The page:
Helped Mike Sanderson run a birdwatching course for the Othona Christian Community at Bradwell between 15th-17th - an enthusiastic and sociable bunch of people - and on the final day we visited Danbury Common to listen for Nightingales. We heard six in the end, most thumping away within a few feet of us without ever showing themselves, or giving only the fleetest of glimpses. It is a beautiful area, well managed by the National Trust, and there were also lots of Whitethroats, Chiffchaffs and Blackcaps in song along with a solitary Garden Warbler and at least three Cuckoos. Lunch was taken sitting in the sunshine on Toot Hill, Hitchcock Meadows EWT Reserve, where we were surrounded by Green-winged Orchids, Milkwort, Tormentil and a few late Heath Violets plus many more abundant species such as Common and Sheep's Sorrel, Bulbous Buttercup and Sticky Mouse-ear. There was a solitary Meadow Saxifrage in bloom inside one of the rabbit-proof enclosures while Lesser Calamint - not yet in flower - appeared to be thriving in another. Counted 655 spikes of Green-winged Orchid, a good showing after two dry springs when there were very few. A very pleasant time was had by all.
The BTO are organising a Nightingale Survey this year, a follow up to the last one in 1999, the aim being to plot changes in status and distribution since then. Results so far in Essex suggest that the population is now concentrated between Danbury and Colchester, with very few in the south and none at all in the NW, including Hatfield Forest. Counts in so far include 17 singing ♂♂ at Danbury Common and an impressive 42 at Fingringhoe Wick EWT Reserve, probably one of the highest concentrations in the country.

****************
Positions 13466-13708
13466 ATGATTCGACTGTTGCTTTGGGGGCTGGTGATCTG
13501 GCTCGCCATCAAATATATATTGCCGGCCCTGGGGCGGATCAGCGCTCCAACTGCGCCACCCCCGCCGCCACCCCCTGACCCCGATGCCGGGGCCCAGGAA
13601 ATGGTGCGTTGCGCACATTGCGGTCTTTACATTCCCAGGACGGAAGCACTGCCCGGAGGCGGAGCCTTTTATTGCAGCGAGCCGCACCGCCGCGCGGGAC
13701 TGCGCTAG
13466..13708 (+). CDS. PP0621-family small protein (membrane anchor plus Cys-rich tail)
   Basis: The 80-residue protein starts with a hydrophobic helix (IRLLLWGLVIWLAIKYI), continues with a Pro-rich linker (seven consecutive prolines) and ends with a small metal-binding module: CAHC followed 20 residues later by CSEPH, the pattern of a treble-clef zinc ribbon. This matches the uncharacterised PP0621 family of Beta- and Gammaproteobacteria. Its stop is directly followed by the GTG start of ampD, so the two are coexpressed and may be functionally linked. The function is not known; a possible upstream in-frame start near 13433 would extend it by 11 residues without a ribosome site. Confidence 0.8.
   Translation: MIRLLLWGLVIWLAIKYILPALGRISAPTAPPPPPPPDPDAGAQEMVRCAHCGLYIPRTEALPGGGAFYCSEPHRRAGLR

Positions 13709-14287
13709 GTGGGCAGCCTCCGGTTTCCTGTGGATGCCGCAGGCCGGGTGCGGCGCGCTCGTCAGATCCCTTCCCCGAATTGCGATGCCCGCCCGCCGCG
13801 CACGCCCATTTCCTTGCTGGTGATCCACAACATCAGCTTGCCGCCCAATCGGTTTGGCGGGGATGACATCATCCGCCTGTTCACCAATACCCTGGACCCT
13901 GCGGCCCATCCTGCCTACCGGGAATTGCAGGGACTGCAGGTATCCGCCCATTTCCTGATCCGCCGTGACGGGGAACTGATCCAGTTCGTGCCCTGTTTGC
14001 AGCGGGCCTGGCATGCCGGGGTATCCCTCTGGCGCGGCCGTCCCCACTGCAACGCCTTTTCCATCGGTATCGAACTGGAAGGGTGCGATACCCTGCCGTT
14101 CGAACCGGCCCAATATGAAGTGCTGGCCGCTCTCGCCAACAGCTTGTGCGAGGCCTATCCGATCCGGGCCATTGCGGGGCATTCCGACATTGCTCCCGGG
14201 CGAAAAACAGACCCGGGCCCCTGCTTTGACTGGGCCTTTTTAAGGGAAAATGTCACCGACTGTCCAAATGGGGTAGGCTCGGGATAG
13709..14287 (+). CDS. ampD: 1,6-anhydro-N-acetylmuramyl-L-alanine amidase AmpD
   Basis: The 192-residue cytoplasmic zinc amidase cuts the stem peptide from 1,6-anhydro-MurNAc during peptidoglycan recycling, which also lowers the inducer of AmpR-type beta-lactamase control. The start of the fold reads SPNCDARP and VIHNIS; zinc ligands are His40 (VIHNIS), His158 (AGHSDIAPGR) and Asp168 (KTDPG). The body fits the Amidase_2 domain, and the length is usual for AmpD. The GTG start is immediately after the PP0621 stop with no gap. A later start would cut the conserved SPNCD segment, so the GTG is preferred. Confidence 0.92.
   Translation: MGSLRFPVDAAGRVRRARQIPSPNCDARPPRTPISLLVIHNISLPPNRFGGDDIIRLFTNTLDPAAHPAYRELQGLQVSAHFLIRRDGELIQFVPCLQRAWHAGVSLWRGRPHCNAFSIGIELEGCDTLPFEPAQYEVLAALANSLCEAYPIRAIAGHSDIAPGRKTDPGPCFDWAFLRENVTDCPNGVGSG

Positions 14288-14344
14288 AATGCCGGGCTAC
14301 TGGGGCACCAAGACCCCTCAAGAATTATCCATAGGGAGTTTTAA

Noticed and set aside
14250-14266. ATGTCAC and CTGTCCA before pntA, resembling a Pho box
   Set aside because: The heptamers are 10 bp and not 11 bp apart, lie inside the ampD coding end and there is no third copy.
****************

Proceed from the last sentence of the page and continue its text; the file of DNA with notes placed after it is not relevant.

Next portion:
The re-appearance of the sun after eight long weeks of cold and wet was balm for both body and soul. Not that I am one for sunbathing - I have always likened it to practicing for being dead - but it was good to discard the heavy coats and boots of winter and to feel that you were no longer encased in a suit of armour! Wildlife responded almost immediately to the sudden rise in temperature. There have even been a few moths in the garden trap during the past week instead of an occasional wasp, drowsy bumblebee and spider! Among them were a Puss Moth (only the second I have caught in the garden) and an Iron Prominent.
As in the case of Woolly Bears we used, as kids, to collect Puss Moth caterpillars and rear them at school. They were spectacular beasts, bright green with a brown 'saddle', and had an almost parrot-like face. They would rear up when disturbed and wave their two modified, whip-like back legs at you, and we of course were convinced they could sting us, handling them with great care! Alas, they are much less common nowadays. Another insect that fascinated us as children was the May Bug or Cockchafer, probably because their directional system when flying is of a very basic nature and they had a habit of crash landing on you on warm summer evenings.
After the spring we have experienced bliss can be defined as relaxing in the garden with a glass of wine and a good book to read. Holly Blues, Peacocks, Small Tortiseshells and Orange Tips have all put in an appearance during the past few days, bees are buzzing once more, and as dusk falls I am regularly entertained by a couple of Pipistrelles weaving erratically between sheds and shrubs, suddenly changing tack to pluck up an unsuspecting small tipulid fly or other insect from just above my head. Summer at last!